The video must go on – Tintamarre prepares a virtual school tour
SACKVILLE, NB — For the second consecutive year Tintamarre, Mount Allison University’s bilingual theatre troupe, has filmed their new dramatic comedy for distribution to schools.
Seven actors, all Mount Allison students, were filmed performing MASCARADE, which highlights patterns of social withdrawal, on stage in the University’s Motyer-Fancy Theatre.
An eighth actor-student, not on stage due to covid exposure, was not left out: acting in quarantine, he appears on a screen carried aloft by the stage manager sporting a colourful mask.
MASCARADE is a play within a play. Billie and her motley crew of actors have moved into a building that was abandoned during the pandemic and is said to be haunted. They rehearse scenes from her new play that shines a comic light on three anti-social characters who don masks that highlight their isolation.
There are numerous distractions, notably pandemic anxiety and the lack of a conclusion. But there is no need for alarm as Tintamarre plays end happily despite their serious themes.
Chaos lurks at the edge of the stage – for real. This strange presence reveals themselves first to Blessing, Billie’s daughter who comes at night to bring sandwiches to the exhausted director who has taken to sleeping in the building.
Blessing has her own withdrawal issues, but she is drawn to Chaos who, after some comic plot twists, inspires an insight that, for Billie, becomes an inspiration: we have emerged from chaos which is never far away, and our complexity is a gift.
In a theatrical ending inspired by Chaos, Blessing is festooned with masks, an image that calls into question the stereotypical characters imagined by Billie.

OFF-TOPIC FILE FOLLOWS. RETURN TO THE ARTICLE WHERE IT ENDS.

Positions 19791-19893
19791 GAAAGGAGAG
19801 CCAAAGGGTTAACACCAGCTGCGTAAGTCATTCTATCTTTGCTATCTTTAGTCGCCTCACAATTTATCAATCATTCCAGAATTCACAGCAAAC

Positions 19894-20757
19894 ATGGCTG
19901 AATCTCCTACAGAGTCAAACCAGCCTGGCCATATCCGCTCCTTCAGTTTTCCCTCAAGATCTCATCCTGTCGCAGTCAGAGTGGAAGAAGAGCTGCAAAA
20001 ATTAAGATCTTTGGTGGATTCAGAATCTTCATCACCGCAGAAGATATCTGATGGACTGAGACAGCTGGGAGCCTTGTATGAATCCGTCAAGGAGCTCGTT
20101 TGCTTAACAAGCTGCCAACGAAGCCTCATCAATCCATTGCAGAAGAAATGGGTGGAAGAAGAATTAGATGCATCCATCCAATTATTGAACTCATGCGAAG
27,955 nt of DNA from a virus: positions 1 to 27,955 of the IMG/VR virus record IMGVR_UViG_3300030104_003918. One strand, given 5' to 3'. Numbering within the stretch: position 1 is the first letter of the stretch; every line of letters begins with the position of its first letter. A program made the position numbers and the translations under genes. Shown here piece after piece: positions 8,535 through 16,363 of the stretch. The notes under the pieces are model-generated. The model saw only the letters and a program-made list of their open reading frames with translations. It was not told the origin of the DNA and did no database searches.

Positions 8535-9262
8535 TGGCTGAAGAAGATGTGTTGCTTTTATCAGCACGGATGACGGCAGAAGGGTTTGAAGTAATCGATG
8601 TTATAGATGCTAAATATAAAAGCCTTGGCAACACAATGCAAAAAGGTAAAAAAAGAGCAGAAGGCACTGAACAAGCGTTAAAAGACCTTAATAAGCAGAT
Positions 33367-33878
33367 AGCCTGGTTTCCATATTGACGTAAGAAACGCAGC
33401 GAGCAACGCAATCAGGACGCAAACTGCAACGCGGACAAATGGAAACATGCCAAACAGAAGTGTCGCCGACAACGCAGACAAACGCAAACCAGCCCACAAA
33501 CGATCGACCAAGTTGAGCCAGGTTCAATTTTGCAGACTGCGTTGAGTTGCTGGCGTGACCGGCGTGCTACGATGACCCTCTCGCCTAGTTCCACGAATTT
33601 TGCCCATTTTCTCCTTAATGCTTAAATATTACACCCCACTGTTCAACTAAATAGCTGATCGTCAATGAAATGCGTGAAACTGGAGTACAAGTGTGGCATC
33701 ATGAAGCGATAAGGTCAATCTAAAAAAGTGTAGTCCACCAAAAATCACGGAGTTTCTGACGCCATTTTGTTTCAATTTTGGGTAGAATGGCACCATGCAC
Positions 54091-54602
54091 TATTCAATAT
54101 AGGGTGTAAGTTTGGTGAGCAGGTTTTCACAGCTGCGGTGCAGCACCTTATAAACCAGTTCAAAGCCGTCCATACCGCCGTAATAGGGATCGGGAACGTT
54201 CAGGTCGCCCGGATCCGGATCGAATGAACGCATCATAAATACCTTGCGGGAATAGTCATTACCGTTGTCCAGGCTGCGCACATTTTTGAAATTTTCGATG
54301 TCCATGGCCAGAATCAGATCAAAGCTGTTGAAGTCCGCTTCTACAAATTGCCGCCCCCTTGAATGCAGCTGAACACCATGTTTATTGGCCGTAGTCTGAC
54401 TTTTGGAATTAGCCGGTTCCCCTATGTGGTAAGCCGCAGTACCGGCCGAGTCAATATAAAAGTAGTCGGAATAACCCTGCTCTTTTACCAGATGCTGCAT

Explaining how Benjamin Hébert, the quarantined actor, has been integrated with the onstage performance, Alex Fancy, Tintamarre’s founder-director, says, “Crises inspire drama, and problem solving is at the heart of theatre practice.”
Hébert, a third-year honours philosophy student from Saint John, NB who is also minoring in history, wrote this de-briefing statement: “I learned that chaos is never far from sight and that it is wise to make the best of it; to embrace it; to drive into the skid, so to speak, rather than to attempt to fight it. All the positive things I have to say can be traced back to one feature: the people. The collaborative atmosphere, the ingenuity and creativity of the cast and crew, and the simple joie de vivre we all felt by participating made the project memorable for me.”
Other actor comments highlighted the joy of teamwork, and the fact that, at Mount Allison, students do not have to be drama majors to work in a state-of-the-art theatre.
Chaos is played by Rafael Rezende Freire who emigrated from Brazil to Canada with his family when he was in junior high. This first-year computer science major who is minoring in astronomy and physics wrote, “The recording process was a great opportunity for me to work on trust. It helped me understand that if everyone trusts that we can all do the jobs we've been assigned, everything will go just fine.”
This year’s associate directors were Hébert and Evelyn MacKay-Barr, the only graduating student (honours biochemistry, minors in biology and chemistry). Fancy says, “We will miss the brilliant contributions Evelyn has made to Tintamarre these past four years.
Julia Kim designed the set and costumes. The light designer is Paul A. Del Motte. Sound was designed by Samantha Terrio, and Hannah Lucas created props. Drama major Faith Higgins was videographer. Another Drama major, Ashlyn Skater, was stage manager.
Alex Fancy says that “The video and virtual tour would not be possible without the generosity and support of Mount Allison alumni, and other friends of Tintamarre.”
The video and a set of learning cues will be distributed to schools across the Maritimes later this spring.